Practically instantly, Napoleon developed a totalitarian government. Quickly, the pigs began to get special favours, till finally, they were identical from human beings to the other animals. Instantly the reader can start to draw parallels between the book’s characters and the federal government in 1917-44 Russia. For instance, Old Major, who developed the concept of “animalism,” is viewed as representing Karl Marx, the developer of communism. Snowball represents Trotsky, a Russian leader after the transformation. He was driven out by Napoleon, who represents Stalin, the most effective figure in the nation.
Napoleon then proceeded to get rid of the freedoms of the animals, and established a dictatorship, under the public veil of “animalism.” Pigs represent the gentility since of their stereotype: dirty animals with pressing cravings. Boxer, the overworked, incredibly strong, dumb horse represents the typical employee in Russia. The two surrounding farms represent 2 of the countries on the worldwide phase with Russia at the time, Germany and England. < Orwell starts his book by slamming the capitalists and ruling elite, who are represented in Animal Farm by Mr. Jones, the farmer.
He is revealed as an irresponsible drunk, who continuously starved his animals. “His character is already developed as self-indulgent and unconcerned.” (King, 8) Orwell reveals us how, “if just animals became aware of their strength, we must have no power over them, which guys make use of animals in similar method as the abundant exploit the proletariat. “(Gardner, 97) What was established in Russia after the Bolshevik Transformation was not true communism (“animalism”), which Orwell approved of, where the people owned all the factories and land. Rather, “state communism” was developed, where a main federal government owned them.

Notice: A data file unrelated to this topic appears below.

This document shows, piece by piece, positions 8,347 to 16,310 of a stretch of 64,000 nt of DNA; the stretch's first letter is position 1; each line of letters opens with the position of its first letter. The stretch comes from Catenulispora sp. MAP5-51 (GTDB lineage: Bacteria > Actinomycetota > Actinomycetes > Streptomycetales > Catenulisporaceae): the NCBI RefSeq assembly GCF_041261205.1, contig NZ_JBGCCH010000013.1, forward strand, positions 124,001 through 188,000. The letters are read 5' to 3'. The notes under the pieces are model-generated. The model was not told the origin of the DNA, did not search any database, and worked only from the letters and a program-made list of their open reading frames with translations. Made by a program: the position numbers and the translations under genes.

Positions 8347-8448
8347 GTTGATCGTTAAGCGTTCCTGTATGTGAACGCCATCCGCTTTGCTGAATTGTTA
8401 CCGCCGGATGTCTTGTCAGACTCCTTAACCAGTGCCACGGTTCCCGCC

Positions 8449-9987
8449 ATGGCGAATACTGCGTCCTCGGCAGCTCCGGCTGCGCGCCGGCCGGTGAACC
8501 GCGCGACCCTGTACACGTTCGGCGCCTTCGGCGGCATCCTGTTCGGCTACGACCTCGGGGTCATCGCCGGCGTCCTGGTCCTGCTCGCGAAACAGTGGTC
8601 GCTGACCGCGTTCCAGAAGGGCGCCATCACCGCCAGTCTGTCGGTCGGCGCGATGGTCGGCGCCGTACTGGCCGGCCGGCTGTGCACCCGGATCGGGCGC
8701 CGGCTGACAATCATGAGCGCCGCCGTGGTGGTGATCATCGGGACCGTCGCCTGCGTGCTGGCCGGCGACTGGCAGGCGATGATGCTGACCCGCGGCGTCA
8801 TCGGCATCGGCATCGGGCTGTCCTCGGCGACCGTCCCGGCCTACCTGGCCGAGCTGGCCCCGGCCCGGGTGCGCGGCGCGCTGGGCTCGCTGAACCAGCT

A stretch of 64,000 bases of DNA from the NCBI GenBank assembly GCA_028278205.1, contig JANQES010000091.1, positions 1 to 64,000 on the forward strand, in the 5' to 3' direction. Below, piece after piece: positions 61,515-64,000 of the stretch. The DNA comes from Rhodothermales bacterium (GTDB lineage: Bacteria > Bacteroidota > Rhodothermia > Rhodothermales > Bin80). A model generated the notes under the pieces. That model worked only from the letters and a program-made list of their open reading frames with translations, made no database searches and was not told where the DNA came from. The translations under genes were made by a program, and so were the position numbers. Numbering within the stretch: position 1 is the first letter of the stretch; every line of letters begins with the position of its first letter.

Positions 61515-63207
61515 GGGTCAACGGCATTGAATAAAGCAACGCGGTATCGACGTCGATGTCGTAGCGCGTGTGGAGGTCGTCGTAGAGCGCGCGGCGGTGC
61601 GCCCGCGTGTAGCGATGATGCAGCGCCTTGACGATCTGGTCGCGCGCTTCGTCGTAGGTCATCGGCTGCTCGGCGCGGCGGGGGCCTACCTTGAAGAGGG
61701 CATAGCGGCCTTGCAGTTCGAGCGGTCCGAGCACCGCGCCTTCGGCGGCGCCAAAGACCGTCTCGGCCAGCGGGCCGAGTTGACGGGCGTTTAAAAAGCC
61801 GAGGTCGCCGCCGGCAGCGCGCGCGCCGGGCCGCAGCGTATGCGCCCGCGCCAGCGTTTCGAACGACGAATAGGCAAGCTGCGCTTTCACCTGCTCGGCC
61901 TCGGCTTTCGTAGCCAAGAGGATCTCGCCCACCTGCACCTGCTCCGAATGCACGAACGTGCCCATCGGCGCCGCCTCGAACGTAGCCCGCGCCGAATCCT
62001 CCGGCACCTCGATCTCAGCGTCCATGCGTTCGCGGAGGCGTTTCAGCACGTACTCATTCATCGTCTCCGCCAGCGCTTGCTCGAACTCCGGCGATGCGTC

Orwell thought that such a political system, “state communism,” was open to exploitation by its leaders. Napoleon, after gaining complete control, did anything he wished– reserved the very best for the pigs, and dealt with the animals cruelly. The animals could not do anything, unless they again realized their strength in numbers versus their own kind. Regrettably, they were too foolish to realize this and accepted the “status quo.” It began when the milk and apples were appropriated to the pigs, and continued to when the pigs could drink and sleep on beds, till finally the pigs were the “human masters” to the rest of the animals.